3d. We have completed theory and density of the order of magnitude Eric is calculating. In addition, we have calculations, not yet published, that demonstrate that two toroids will adhere together, will persist for several seconds, and will pass break even. We can make this discussion available if you have interest, but caution that it is highly proprietary.

    Eric is correct that from what we have published and from what he can see it looks like we are in an early stage. Actually, the EST is quite a bit further along. The theory is complete enough to show break even with a simple apparatus.

    Hopefully this helps.

    Clint Seward"

    Clint Seward recently sent me this e-mail, the applications, across such a broad spectrum, deserve your attention. Delphi.....Wow!

    "An independent consulting group in Washington,DC has just reviewed our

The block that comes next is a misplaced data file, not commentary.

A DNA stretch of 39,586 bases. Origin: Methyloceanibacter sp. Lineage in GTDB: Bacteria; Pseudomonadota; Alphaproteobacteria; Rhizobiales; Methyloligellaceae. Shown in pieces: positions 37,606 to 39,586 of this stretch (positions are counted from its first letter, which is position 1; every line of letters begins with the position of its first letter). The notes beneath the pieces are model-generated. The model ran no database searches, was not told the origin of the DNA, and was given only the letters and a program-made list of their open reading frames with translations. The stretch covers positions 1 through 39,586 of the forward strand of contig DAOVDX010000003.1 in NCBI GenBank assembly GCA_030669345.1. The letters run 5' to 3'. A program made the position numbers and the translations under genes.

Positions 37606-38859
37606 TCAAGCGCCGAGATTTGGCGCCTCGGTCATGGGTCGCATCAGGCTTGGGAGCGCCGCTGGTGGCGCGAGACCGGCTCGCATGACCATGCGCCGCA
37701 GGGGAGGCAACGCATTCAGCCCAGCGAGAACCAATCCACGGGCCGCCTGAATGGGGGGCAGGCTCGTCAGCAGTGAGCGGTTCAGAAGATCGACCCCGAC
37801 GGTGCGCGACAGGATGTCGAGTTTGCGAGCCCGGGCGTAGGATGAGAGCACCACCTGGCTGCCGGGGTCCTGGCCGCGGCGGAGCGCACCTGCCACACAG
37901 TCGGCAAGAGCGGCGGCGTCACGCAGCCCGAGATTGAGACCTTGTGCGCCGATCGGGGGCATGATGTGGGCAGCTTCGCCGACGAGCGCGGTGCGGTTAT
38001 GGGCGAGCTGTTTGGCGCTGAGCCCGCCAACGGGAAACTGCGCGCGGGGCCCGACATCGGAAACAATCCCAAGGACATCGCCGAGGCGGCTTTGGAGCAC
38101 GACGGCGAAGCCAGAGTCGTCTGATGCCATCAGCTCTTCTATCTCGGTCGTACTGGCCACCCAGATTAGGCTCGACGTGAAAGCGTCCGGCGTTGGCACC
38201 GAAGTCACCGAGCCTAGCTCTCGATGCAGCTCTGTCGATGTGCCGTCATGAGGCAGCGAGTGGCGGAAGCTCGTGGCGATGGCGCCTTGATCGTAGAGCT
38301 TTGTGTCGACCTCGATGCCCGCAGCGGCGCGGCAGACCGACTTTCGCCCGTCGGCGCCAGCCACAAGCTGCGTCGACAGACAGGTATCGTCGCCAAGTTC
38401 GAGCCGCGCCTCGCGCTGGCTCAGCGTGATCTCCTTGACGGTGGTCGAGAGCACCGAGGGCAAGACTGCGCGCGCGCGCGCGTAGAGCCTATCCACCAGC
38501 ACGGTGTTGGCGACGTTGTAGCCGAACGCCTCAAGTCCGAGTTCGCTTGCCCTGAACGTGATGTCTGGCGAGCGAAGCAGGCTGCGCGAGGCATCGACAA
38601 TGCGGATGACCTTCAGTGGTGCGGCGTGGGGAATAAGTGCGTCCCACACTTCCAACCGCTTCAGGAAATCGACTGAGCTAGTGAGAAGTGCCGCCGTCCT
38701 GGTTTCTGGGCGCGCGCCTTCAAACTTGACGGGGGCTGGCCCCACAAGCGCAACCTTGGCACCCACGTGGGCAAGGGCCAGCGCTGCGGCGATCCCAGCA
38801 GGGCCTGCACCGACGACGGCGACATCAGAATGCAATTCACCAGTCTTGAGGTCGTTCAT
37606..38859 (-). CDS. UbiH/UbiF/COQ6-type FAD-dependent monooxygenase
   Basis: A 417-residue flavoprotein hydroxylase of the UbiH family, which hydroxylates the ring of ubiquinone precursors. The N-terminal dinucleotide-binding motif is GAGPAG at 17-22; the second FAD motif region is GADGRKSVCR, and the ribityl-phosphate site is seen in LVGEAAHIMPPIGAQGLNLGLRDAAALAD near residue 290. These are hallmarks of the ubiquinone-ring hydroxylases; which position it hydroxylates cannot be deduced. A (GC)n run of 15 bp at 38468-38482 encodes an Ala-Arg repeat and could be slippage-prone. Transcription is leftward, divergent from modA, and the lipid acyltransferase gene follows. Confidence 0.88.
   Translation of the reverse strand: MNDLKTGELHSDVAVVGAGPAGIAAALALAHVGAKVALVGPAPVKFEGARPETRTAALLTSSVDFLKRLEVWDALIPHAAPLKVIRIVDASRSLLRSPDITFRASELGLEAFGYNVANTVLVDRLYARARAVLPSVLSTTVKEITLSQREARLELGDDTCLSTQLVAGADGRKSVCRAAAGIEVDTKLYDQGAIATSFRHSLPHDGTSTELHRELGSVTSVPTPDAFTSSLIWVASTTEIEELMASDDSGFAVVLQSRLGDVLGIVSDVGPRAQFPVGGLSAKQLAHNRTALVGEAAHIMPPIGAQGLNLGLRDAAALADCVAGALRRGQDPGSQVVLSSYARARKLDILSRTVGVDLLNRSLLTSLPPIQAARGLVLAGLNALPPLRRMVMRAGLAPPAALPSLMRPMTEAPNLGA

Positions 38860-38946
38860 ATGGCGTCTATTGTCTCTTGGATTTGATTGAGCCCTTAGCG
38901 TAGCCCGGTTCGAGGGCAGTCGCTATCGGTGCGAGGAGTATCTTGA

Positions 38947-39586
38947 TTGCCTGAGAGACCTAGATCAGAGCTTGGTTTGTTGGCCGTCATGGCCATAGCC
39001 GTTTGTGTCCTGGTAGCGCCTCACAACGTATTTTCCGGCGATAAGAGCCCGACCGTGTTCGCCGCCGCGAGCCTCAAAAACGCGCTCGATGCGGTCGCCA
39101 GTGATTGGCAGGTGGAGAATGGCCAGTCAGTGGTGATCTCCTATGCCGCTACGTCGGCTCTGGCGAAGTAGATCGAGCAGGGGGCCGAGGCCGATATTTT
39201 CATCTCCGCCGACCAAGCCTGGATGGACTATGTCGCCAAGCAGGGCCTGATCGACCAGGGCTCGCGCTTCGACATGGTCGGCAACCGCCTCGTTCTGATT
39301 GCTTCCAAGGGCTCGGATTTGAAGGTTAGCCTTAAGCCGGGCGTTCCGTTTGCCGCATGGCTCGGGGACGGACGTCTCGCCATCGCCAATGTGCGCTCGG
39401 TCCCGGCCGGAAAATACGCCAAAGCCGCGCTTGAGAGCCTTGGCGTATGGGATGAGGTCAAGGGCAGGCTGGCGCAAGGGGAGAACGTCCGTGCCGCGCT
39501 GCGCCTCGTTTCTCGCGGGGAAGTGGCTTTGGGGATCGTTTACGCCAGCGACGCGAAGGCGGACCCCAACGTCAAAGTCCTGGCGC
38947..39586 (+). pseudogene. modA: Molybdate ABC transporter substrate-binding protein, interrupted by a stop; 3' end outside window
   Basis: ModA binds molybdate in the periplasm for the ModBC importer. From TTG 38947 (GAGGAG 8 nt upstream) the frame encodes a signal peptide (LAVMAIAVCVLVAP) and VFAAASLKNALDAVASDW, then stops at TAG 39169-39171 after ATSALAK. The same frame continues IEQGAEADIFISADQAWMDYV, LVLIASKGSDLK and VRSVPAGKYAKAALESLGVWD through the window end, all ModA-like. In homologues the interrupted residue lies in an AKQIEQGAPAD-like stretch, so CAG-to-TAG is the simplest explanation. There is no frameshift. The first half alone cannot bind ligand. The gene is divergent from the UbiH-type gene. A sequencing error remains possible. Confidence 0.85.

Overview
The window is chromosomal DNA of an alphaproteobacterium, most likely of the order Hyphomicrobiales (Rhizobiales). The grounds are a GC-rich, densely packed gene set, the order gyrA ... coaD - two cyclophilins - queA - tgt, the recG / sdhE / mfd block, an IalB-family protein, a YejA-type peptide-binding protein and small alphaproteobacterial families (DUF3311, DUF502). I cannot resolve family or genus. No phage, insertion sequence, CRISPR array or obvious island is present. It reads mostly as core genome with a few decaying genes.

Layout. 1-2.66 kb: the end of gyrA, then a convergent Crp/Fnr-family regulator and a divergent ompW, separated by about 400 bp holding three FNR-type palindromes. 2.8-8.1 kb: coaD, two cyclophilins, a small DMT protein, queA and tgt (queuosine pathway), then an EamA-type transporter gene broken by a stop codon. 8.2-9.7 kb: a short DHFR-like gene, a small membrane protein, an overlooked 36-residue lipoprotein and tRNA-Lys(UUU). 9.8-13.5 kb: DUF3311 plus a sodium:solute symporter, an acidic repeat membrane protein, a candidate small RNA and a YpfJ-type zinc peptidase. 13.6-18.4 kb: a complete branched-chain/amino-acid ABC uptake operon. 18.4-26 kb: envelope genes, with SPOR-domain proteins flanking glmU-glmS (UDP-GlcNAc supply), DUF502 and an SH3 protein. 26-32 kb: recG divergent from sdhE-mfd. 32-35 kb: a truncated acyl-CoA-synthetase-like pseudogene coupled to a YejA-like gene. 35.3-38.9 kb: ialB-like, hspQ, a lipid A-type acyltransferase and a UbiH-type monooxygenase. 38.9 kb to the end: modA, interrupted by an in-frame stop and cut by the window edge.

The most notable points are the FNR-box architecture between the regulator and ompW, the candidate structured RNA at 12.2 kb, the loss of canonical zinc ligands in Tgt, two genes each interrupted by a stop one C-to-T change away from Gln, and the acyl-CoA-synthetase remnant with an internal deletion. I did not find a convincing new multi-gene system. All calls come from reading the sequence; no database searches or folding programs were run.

technology for the Office of the Secretary of Defense. They just sent me a
    draft for comments, and I have included it below. It is based on their
    having talked with our technology partners.

    Since it is a full page of technical detail before the conclusion, I have
    copied the conclusion here first so you get the idea of their review.

    "MIT considers these plasmas a revolutionary breakthrough, with Delphi's
    chief scientist and senior manager for advanced technology both agreeing
    that EST/SPT physics are repeatable and theoretically explainable. MIT and
    EPS have jointly authored numerous professional papers describing their
    work. (Delphi is a $33B company, the spun off Delco Division of General

    Revolutionary Impact: High - reliable generation and acceleration of these